How luxury fashion is adopting digital in 2021
Historically, luxury fashion has differed from the rest of the fashion industry. The methods by which they drive sales - such as sponsoring events, influencers, and focusing their efforts on premium brick-and-mortar locations - have kept their marketing and technology separate from cheaper brands. Their stores are often situated in the best possible locations, and many people travel to different cities and countries to visit them. The desire for the glamorous, in-person experience has always been reflective of the brands’ luxury status. Anyone can sell clothes online but only the best of the best can afford to have beautiful stores all around the world.
However, with the rise of the COVID-19 pandemic, consumers’ eyeballs have been increasingly turning to digital channels - with traditional luxury retail stores unable to open and travel for fashion screeching to a halt. Consequently, luxury brands are now having to bite the bullet and adopt digital practices to bridge the gap between offline and online experiences.
The effect of COVID on luxury fashion
COVID-19 has had a particularly strong negative effect on the luxury fashion industry. A McKinsey report found that economic profit in luxury fashion had fallen around 93% in 2020, compared to a net growth of 4% in 2019. Large fashion companies have opted to close hundreds of their stores globally, and the change is particularly hard on luxury brands, where the experience and glamour of the shopping experience is only truly created in brick-and-mortar stores.
Instead, these companies are investing billions into creating the most creative and immersive online experience they possibly can to try and bridge the gap. For example, Zara rolled out a $2.7 billion plan to integrate digital and AI solutions into their company. Fashion brands are having to find innovative ways to create full immersive experiences in digital, due to the reduced need for and effectiveness of physical storefronts.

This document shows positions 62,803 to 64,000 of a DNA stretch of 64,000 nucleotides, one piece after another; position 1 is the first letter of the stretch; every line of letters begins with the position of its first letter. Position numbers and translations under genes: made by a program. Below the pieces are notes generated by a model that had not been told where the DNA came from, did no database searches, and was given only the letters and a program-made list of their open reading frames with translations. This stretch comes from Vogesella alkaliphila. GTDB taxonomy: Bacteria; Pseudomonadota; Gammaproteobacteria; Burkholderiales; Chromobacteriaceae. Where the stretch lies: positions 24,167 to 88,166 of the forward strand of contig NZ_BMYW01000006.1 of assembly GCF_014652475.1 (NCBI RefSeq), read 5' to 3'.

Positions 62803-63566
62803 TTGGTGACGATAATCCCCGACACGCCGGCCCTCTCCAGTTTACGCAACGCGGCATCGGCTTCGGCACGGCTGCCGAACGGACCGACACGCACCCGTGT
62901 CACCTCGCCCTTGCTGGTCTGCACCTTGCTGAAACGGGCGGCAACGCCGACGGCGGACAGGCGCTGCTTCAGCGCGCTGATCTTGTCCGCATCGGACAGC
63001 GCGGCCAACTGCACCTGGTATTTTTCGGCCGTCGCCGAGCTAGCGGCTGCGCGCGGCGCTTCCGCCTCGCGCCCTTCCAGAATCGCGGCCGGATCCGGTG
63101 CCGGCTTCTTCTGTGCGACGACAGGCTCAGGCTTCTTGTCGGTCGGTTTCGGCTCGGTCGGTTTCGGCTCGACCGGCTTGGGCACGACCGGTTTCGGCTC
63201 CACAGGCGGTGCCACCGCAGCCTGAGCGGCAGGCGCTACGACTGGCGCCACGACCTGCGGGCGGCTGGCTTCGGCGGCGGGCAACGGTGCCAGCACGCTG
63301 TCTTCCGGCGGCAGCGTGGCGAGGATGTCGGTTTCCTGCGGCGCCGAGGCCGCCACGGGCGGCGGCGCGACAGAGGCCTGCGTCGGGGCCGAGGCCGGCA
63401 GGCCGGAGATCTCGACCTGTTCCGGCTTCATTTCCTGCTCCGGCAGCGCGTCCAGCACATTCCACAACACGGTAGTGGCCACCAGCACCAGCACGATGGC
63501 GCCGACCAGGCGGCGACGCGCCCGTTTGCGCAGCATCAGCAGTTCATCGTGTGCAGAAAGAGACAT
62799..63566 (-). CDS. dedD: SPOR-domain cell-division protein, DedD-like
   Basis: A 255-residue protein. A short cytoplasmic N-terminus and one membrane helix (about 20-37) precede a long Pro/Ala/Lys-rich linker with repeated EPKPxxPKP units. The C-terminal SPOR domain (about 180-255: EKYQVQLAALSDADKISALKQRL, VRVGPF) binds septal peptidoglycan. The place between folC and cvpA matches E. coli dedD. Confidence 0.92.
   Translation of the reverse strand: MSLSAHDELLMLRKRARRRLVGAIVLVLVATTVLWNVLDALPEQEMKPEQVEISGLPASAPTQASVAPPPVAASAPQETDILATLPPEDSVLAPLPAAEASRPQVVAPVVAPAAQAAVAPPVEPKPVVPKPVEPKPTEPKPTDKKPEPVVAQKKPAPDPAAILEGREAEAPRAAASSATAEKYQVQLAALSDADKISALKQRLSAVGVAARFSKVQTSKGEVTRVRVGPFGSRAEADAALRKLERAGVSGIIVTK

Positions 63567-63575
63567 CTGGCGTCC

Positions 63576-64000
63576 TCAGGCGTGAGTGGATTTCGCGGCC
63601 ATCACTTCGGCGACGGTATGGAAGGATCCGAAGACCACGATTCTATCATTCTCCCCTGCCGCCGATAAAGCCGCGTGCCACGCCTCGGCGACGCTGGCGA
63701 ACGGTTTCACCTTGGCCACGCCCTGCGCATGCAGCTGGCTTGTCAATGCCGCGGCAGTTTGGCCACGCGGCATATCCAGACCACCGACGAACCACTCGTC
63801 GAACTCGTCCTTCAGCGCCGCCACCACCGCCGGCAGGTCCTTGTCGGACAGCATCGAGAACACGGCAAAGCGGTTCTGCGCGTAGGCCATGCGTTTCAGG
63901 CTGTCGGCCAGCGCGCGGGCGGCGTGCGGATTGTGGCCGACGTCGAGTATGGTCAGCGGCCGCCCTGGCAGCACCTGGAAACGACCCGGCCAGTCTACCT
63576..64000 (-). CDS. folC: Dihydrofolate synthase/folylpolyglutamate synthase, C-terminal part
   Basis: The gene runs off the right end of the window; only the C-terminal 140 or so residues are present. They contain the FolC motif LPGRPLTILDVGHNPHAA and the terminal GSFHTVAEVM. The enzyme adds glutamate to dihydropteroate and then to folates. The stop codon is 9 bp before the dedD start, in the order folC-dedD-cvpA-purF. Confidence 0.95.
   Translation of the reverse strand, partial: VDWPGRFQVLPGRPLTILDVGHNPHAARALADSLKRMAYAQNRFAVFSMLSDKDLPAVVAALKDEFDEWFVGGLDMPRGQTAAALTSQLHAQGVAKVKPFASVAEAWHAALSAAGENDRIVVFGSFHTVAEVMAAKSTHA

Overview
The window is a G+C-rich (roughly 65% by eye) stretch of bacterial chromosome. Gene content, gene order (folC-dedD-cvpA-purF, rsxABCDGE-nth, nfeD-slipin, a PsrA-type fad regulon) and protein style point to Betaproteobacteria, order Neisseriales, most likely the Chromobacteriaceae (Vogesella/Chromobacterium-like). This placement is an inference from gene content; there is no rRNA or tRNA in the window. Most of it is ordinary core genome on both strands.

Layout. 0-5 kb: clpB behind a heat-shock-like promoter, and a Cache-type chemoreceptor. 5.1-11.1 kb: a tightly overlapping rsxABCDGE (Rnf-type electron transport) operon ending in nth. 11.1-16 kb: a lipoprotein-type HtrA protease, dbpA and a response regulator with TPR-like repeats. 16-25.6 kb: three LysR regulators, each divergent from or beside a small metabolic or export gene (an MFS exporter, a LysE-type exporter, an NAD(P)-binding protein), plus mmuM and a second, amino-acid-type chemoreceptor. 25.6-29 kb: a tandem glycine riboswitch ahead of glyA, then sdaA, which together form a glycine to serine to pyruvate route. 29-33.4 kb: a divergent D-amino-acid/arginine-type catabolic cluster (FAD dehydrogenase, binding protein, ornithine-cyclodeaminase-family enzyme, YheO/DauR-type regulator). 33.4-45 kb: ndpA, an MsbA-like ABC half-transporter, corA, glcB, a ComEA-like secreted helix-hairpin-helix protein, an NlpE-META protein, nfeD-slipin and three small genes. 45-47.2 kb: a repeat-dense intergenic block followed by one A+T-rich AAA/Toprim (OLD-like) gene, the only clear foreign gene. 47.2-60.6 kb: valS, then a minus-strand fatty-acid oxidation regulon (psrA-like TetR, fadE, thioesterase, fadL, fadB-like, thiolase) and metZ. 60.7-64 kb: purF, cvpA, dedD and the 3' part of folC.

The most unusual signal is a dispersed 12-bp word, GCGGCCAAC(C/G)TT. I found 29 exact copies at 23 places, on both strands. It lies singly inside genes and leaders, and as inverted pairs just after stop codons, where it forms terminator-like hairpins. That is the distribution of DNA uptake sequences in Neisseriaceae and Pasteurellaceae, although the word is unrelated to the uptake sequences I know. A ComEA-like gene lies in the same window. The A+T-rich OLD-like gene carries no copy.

So what do these innovative digital solutions look like?
Essentially, companies are providing digital means to measure, deliver, learn and optimise shoppers’ experiences, creating a digital substitute for online stylists, and bridging the gap between online and offline services.
One early adopter of digital solutions was luxury makeup brand Sephora, which as early as 2016 began to develop an Augmented Reality (AR) feature called VirtualArtist on their app, which allows customers to scan their face on the app and see what various makeup products will look like before buying. Sephora also uses customer data in their app to provide personalised recommendations based on previous purchases, customer reviews, skin types, and more. It is these sorts of innovative solutions that luxury brands are increasingly turning to as of 2021. A whole industry has been created to cater to this industry, with digital agencies across Europe everywhere popping up that purely specialise in the luxury fashion space and helping grow these new, untouched channels. For example, Launchmetrics is a growing digital marketing company that specialises in fashion and beauty brands, offering data-driven platforms to help analyse and manage industry-specific aspects like influencer marketing, sample distribution, and digital showcases.
Luxury fashion brands are also adopting marketing tactics that are different, and in a way, smarter. Purely growing sales is not the main KPI any more. The key KPI as of 2021 is growing brand equity and affinity amongst the market, which is something they were previously able to do through their brick-and-mortar locations. Essentially, it is just brand and reputation that separates fashion and the luxury fashion market.
What will happen as a result of these changes?
The short-term changes are obvious: COVID-19 is forcing luxury brands to “digitise or die'', as with most companies in all industries around the world. Online events like fashion show live streams and social media influencer takeovers are being adopted out of necessity.
Online sales in luxury fashion and beauty products are also growing like never before, and are expected to triple by 2025, becoming 20% of the luxury market in the process. This proportion is rather low compared to other industries, but the nature of luxury fashion is that many customers will always want the full physical experience as they shop. That aspect will always remain, and so luxury brands will have to strike a balance: digitising where it is prudent, while maintaining the high-end experience niche that makes their customers come back.
Until only recently, digital solutions like apps and online shopping had largely been seen as devaluing and lowering the perceived value of luxury items, because non-luxury brands use those platforms as a cost-cutting measure. One luxury fashion executive described luxury brands as “resistant to digital commerce”. However, the fact remains that mobile and e-commerce are becoming the norm in this decade, and for luxury brands, there’s a combination of both choosing, and being forced, to move with the times and digitise.
Published by Will Eddowes